You’ll arrive at the Bari Airport (or train station), where you’ll be met by a representative from Italy Trails. The representative will give you a warm welcome, provide you with your tour documents, and will take you to get your rental vehicle. From there, you’ll travel towards an area in northern Puglia, known as Gargano. This area is known for the unsurpassed beauty of its nature and landscapes. Depending on your arrival time, you may be able to tour the city center of Vieste, a town which sits on the easternmost point of Gargano. The city has preserved its original medieval center that extends out on a rocky point called San Francesco. Here there are four points of interest which truly stand out: a castle of Swabian-Aragonese origins, the Cathedral from the 8th century that has been rebuilt several times, the seat of the archbishop, and the Chianga Amara (bitter stone). The Chianga Amara is so called as it is the site of a Turkish invasion, led by Dragut Rais, which led to the decapitation of around 3,000 of Vieste’s inhabitants. The Pizzomunno is a must-see; it’s a rocky mass that’s located right on the beach, just south of the city. This commanding limestone monolith is 25 meters (82 feet) high, and the source of a local legend. Spend the night at a hotel in Vieste.
In the morning, after breakfast in your hotel, head to the port to take the ferry for a tour of the captivating Tremiti Islands. It’s the only Italian archipelago in the Adriatic Sea, and is only about 12 miles offshore from Gargano.
The Tremiti Islands, also known as the Diomedee, are like a little corner of paradise, attracting thousands of tourists each year with their clear waters, uncontaminated sea floor, pleasant climate, and nature still in its wild and unpolluted state. In less than an hour and a half by boat, you’ll arrive at St. Nicola Island, where you can admire its bays and promontories, its low-lying and sandy coastline, as well as its sheer cliffs that drop into the crystal-clear, turquoise waters below. You should expect to return to Vieste in the late afternoon.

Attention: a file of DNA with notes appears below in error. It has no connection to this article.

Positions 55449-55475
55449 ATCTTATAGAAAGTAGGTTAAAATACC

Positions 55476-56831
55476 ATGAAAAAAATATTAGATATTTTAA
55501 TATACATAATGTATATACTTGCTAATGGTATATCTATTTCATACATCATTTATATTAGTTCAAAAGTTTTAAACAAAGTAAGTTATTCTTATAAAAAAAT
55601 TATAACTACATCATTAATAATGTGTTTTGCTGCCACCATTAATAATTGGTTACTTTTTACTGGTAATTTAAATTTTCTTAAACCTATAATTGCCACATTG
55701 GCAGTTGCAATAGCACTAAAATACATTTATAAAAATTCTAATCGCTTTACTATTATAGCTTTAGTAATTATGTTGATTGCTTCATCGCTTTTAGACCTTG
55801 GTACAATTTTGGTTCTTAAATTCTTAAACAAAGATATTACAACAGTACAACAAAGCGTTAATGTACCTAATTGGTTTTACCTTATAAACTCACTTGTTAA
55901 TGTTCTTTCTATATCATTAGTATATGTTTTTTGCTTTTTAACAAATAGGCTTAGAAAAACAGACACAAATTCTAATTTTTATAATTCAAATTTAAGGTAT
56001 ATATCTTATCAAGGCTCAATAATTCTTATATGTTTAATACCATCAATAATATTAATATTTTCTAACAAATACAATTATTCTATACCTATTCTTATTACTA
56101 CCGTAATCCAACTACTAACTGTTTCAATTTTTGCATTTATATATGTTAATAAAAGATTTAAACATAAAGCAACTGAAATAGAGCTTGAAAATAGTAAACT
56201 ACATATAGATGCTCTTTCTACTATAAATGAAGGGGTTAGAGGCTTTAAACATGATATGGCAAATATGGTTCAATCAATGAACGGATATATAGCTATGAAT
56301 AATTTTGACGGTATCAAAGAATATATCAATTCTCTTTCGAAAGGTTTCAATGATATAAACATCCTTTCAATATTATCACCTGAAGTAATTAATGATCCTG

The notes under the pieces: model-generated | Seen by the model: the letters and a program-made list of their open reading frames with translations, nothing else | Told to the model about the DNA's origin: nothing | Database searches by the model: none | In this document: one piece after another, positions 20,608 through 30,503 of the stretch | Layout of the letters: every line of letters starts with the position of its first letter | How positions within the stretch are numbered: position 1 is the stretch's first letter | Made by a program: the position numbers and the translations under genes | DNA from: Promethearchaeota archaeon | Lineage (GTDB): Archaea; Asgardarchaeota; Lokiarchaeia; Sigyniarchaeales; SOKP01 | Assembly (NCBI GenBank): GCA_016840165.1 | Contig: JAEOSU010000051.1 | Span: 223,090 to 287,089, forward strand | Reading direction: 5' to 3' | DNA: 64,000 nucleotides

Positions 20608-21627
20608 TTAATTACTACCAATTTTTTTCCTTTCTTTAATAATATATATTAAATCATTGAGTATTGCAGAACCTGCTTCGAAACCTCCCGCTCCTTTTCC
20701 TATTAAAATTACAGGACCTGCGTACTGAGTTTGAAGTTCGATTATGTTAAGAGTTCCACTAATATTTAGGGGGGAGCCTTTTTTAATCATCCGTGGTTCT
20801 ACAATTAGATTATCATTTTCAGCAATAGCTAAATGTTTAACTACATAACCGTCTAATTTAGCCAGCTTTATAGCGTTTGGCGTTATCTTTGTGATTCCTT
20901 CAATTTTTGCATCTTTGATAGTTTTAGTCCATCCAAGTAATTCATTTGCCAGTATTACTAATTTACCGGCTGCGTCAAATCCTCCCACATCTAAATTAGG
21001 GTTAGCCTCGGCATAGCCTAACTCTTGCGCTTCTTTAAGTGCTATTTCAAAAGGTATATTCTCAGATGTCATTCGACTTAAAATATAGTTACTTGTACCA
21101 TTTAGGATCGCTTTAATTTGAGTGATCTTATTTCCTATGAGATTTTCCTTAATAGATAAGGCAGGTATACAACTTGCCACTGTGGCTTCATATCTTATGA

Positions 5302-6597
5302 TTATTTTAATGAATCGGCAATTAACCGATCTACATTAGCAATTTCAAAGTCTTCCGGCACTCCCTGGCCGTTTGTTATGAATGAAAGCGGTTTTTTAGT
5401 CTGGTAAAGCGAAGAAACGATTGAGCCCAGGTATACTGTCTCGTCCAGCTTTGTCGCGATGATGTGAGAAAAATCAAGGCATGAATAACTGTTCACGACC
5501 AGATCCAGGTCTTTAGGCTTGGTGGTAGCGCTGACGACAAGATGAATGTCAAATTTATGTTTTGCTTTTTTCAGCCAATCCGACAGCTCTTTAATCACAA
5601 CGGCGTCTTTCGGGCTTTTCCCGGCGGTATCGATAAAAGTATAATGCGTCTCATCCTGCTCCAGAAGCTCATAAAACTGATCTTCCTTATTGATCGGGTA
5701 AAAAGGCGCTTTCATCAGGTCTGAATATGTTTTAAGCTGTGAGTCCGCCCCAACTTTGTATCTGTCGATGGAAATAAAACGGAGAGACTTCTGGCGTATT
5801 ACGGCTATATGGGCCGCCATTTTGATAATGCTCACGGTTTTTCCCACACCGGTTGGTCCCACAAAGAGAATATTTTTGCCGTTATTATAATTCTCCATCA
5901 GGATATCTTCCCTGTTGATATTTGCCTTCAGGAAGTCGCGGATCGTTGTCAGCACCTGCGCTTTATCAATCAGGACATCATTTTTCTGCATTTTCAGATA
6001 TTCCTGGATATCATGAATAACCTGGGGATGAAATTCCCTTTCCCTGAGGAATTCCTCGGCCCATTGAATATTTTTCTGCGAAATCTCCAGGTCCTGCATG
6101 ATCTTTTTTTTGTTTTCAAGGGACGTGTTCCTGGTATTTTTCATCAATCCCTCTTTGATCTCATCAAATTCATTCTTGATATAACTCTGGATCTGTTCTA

Spend the night at a hotel in Vieste.
In the morning, after breakfast, travel along yet another incredible stretch of road that runs alongside the sea as you head towards Peschici, one of the most precious gems in the Gargano area. The town is spread along a high, rocky outcropping and offers unforgettable views from the rim of its tall, majestic walls which alternate with its golden beaches, which gently slope towards the sea. In the heart of Peschici stands an impressive Norman castle as well as the Torre del Ponte (Tower of the Bridge).
This is the main entrance into this stone maze of a city, with its stairways carved from stone, and its traditional houses with their white facades. From a lookout point in the ancient city center, you can gaze out over the Aleppo Pines which trace the coastline. Scattered among the trees, you’ll spot some of Italy’s most ancient and beautiful watchtowers standing guard over the coastlines. If you look towards Vieste, you’ll also be able to see the trabucchi. These are wooden structures which jut out over the sea, once important for fishermen, but which now serve as quaint restaurants offering scenic views.
That afternoon, you’ll move on towards Martina Franca, a captivating Baroque city. If you’d like, you can book a roughly two hour guided tour of the city.
The name, “Martina,” comes from the devotion of the town’s inhabitants to Saint Martin of Tours, as well as from the first inhabited area of the town, constructed on a hill named San Martino. The adjective, “Franca,” was added by Phillip I of Angiò, who granted special privileges to the town in 1310. From that point on, the city was named Martina Franca.
Spend the night at a hotel in Martina Franca.
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itinerary for this trip to Italy